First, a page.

Simplifying multiple Peplink devices handling multiple WANs

I have a Balance One Core (with 5 WANs) and an older Balance 30 (3 WANs; no LTE). I now have more WANs than either can handle alone. Currently I have the 30 load-balancing two similar links and passing that to the One as single LAN. NAT, DHCP, etc. is set up on each device with unique local IP ranges.

I also have some Pepwave devices connected into Balance One WAN ports, set up similarly.

Is there a simpler way to set up this network so that most administration is more consolidated onto one of the routers, e.g., the Balance One, especially Outbound Policy, DHCP reservations, and Status (client list, sessions,bandwidth views)? I don’t want to use InControl.

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Can I connect two local Balance devices via PepVPN connecting a WAN port on each so that I can share more than 5 WAN links to the LAN, and do all of the DHCP to local clients from only one of the Balances? How could this be set up? Are there any performance penalties I should consider?

No. But you can put one balance on the WAN of another giving you N-1 where N is the total number of WAN ports available on both balance routers.

The primary router would act as the default gateway and provide DHCP for your local LAN segment, you would put the secondary balance on one f its WAN ports. the Secondary balance would have a different (unique) subnet on its LAN.

For the primary balance to load balance efficiently it would need an indication of how much total bandwidth is available via the secondary balance.

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Thanks, that’s the way I’ve been running, but in trying to troubleshoot some issues, I’ve wondered if double NAT is contributing. It would be easiest to manage load balancing algorithms in one place for each distinct WAN, but the 13-WAN Balance is hard to justify for a home ;-). Just trying to make best use of the equipment I have. I’m actually triple-NATting in a couple of cases due to Pepwave MAX devices connected to the outer Balance. Generally things work fine, just a few edge cases.

I would only leave NAT enabled on those WANs who’s next hop is your ISP and use IP forwarding on the others. Use static routes on those routers with NAT enabled to show them where to route traffic back to the primary routers LAN.

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So for example, if layer A are the ISP-facing routers, layer B is the middle Balance, and layer C is the Balance that runs the LAN…

Layer A has NAT enabled, layer B has IP passthrough, and only the innermost layer C Balance has DHCP enabled? What is the advantage of this, other than what I assume is slightly less processing to do NAT and DHCP at each layer? Or, conversely, are there disadvantages of NAT and DHCP enabled on all routers?

The primary advantage is that inbound traffic only has one NAT hop. You can do NAT and PAT from the WAN of layer A routers directly to IPs of LAN devices on Layer C router. Also NAT sensitive applications (like VoIP) only have a single NAT hop to traverse outbound.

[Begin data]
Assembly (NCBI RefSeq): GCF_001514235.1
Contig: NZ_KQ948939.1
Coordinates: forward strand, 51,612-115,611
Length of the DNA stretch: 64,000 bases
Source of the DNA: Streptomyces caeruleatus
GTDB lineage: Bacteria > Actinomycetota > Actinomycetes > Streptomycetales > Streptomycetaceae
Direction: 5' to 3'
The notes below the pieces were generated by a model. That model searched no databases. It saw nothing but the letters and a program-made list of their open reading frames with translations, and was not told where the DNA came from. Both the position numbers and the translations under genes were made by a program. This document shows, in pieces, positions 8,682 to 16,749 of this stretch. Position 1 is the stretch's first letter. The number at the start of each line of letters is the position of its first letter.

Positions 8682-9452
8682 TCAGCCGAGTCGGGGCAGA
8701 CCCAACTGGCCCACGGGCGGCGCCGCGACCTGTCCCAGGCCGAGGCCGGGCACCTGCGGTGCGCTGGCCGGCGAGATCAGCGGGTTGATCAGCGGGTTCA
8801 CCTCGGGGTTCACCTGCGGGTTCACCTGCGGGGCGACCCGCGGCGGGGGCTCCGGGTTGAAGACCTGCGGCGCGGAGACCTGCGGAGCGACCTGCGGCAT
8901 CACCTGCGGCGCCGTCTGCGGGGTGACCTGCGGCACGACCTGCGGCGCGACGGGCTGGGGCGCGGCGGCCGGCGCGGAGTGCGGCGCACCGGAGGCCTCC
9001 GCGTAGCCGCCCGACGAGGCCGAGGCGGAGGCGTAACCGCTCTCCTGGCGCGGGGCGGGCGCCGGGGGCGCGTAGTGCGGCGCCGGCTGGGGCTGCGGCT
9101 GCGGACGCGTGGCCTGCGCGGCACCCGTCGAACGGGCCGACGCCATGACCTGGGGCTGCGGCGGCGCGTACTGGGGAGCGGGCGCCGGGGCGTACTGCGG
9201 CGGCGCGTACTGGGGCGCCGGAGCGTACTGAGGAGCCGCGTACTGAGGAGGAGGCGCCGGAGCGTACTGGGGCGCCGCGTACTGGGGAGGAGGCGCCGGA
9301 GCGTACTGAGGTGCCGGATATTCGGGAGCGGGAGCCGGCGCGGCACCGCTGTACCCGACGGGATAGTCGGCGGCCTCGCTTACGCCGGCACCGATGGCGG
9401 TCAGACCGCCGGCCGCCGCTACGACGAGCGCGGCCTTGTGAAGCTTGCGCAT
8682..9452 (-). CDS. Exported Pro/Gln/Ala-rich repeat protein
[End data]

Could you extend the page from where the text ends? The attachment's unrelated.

There is no real performance benefit to speak of, it just means you don’t have to do a bunch of NAT rules on each layer of devices to get traffic in from the perimeter.

Also, since there is no NAT between layers B and C, you can get outbound policies on layer B routers based on the real source IPs of LAN devices on Layer C…


Thank you for the explanation. The last point is especially compelling for me since at layer B, not only is it harder to set outbound policies, it’s harder just to know what LAN device to attribute traffic to (e.g., when looking at active sessions). I’ll give this a try.

As I’m thinking through this and preparing to test, two questions came up:

First, restating the assumptions:
• Only layer A (outermost) will have NAT; layers B & C will have IP Forwarding
• Only layer C (innermost) will have DHCP

The questions:

  1. Layer B is a Balance router with multiple WANs, so does IP Forwarding work on a per-session or per-packet basis and support multiple WANs?

  2. One of the layer A devices is a Pepwave MAX with two LAN connections: one connects directly to a WAN port on the layer C Balance, the other is to a VPN device (essentially a layer B device) which then connects to a different WAN port on the layer C Balance. Does IP forwarding support multiple LAN-side connections?

Presumably I still keep strong (inbound) firewall rules at each layer, but must provide static routes from outer layers to inner layers.

  1. IP-Forwarding is just NAT disabled and the router doing what normal routers do - this is session based.
  2. Yes


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Sounds good. Thank you again!

I’m trying to test this now on one of the Layer A Pepwave devices. NAT is still on. If I leave DHCP on, I don’t get the benefit of seeing and using LAN client local addresses in Layers A and B. But if I turn DHCP off, then how do I determine the LAN address of the Layer C main Peplink Balance router to put into the Static Route? Without a static route, the Pepwave will not connect to the Balance, and the Pepwave is unreachable.

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